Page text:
John Tulloh had a 40-year career in foreign news, including covering the Six-Day War.


John Tulloh had a 40-year career in foreign news.

This entry was posted in World Affairs and tagged , , , , , , , , , , , , , . Bookmark the permalink.

7 Responses to JOHN TULLOH. What will Malcolm Turnbull and Julie Bishop say to Benjamin Netanyahu?

  1. Avatar Edward Fido says:

    In the world of realpolitik the Palestine question has been superseded by Israel’s latest concern: Iran. Bibi has taken the opportunity of his visit to advise us on this matter. The Middle East cauldron is one we need not dip into.

  2. Avatar Peter Lynch says:

    Many people refer to a book written thousands of years ago as justification for Israel’s right to take over large chunks of Palestine. Sure the Jewish people came into these lands when Moses led them out of the desert to the land of milk and honey around 3,300 years ago. But the Bible makes it clear the land was not rightfully theirs. The true owners were the Caanites who were so brutally driven off their homeland by the Jews with the help of a vengeful god who was only interested in conquering his rival, Baal. There was no treaty, no compensation and no UN resolution. It was clearly an illegal act of war against a peace-loving people. I say the land should immediately be returned to the Caanites and the usurping Israelites driven back into the desert. You can’t argue with the Bible.

  3. Avatar David Brown says:

    just an aside…
    it has been reasonably established that well established (fat and comfortable) societies that birth rate reduces… several countries around the world need or like Australia will shortly need immigration just to maintain their population

    the palestinians are oppressed in an genocidal Apartheid state with a fairly high birthrate, even counting all the kids killed, whereas Zionist Israel are the (relatively comfortable despite their claims to be terrorised) oppressors with a low birth rate

    if by a miracle an all-equal one state dreamed of by New Israel group then probably the birthrates would equalise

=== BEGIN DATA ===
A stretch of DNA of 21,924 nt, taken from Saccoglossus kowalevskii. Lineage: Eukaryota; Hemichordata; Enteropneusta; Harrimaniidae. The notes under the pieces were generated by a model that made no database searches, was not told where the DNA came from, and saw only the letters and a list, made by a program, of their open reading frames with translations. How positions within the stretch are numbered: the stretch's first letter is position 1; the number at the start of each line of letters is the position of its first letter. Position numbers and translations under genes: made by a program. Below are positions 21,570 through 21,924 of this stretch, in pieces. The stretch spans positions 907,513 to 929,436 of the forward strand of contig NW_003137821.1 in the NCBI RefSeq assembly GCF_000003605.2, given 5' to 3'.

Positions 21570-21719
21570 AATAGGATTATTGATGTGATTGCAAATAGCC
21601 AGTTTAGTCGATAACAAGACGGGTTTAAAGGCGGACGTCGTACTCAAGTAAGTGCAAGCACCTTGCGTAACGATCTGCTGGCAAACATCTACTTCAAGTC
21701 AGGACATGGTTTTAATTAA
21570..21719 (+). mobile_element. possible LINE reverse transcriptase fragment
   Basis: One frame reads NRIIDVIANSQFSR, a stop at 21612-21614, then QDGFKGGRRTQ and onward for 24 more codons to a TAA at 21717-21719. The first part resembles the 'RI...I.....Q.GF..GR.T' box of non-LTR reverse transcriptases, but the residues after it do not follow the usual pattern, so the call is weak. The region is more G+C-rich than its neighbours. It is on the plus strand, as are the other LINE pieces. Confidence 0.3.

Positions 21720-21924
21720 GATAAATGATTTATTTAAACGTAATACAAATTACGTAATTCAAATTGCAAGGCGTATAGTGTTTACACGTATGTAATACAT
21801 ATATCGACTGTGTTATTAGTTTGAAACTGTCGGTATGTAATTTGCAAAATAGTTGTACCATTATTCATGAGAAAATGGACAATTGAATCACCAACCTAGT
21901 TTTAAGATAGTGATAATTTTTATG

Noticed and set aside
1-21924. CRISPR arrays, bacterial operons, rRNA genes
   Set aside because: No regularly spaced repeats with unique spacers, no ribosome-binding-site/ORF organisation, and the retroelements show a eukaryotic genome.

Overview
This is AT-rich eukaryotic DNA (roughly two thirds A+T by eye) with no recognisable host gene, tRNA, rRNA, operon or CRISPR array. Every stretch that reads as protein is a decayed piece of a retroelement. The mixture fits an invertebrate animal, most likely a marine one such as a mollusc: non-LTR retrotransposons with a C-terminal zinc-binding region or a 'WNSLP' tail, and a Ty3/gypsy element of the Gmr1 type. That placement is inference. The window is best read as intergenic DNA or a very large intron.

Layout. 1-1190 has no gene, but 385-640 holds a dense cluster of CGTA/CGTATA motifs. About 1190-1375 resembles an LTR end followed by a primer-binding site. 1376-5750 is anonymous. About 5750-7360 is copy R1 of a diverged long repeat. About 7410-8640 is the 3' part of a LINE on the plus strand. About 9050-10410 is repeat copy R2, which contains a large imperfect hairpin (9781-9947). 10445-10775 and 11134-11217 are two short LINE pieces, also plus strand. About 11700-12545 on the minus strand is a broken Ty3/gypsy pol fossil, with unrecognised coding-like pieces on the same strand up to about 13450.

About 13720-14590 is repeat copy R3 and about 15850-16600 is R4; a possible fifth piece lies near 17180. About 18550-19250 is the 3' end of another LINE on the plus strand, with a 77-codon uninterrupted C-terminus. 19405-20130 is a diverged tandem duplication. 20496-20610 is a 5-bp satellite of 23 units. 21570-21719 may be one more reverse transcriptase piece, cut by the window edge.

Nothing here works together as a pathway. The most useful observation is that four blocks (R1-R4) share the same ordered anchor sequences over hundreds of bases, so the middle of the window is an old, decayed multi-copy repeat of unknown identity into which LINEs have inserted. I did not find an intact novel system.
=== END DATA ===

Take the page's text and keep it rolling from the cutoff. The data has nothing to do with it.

which shows how self-defeating the Zionists are, wonder if we will all be dead when they are at last defeated?

  4. Avatar Jim KABLE says:

    When I wrote to my Federal Member asking that he not have anything to do with the visit of the criminal Bibi Netanyahu – he replied that he absolutely would not and would respond to any invitation to that man being invited into the Parliament as an act of provocation. At least some Federal Parliamentarians have the soul of justice on behalf of the dreadful things being done to Palestinians – communities and children by the Netanyahu government. In fact he should not be permitted entry into our country. And can we have an article on all the parliamentarians who have been given free trips/visits to Israel – all of them corrupted/compromised thereby!

  5. Avatar Ronald Mackinnon says:

    Although one does not deny the Zionist aspiration for a Jewish state the Ashkenazim claim of an ancestral right of return in reference to West Bank Settlements is indeed doubtful following maternal mitochondrial sequencing by Martin B.Richards of Huddersfield. In his thorough work “A substantial prehistoric European ancestry amongst Ashkenazi maternal Lineages”, Nature Communications 8th October 2013, he demonstrated that the great majority of Ashkenazi maternal lineages were not brought from the Levant as commonly supposed, nor recruited in the Caucasus as suggested, but assimilated from within Europe.

    • Avatar Jim KABLE says:

      Now this is something which basically cuts the legs off the argument for an ancestral homeland claimed by the Zionists – a false – if not knowingly falsely promoted – basis for the so-called modern Jewish State of Israel. Professor Richards and his team of researchers have done us a service. I have just checked out the references – and they are impressive. I have wondered over the past few years how a land full of northern Europeans – plus extras back from the US (and OZ) or from out of Russia – could be claiming it as their ancestral land – and wondering whether the so-called Christian world was at the same time bamboozled by the blond-haired and blue-eyed image of Jesus into assuming that the modern Israel was anciently of the same stuff!

  6. Avatar rumtytum says:

    In March 2014, Haaretz said: ” Netanyahu’s new “Jewish state” mantra negates the fact that Palestinians recognized Israel more than twenty years ago. They’re still waiting for Israel to recognize Palestine.”

Comments are closed.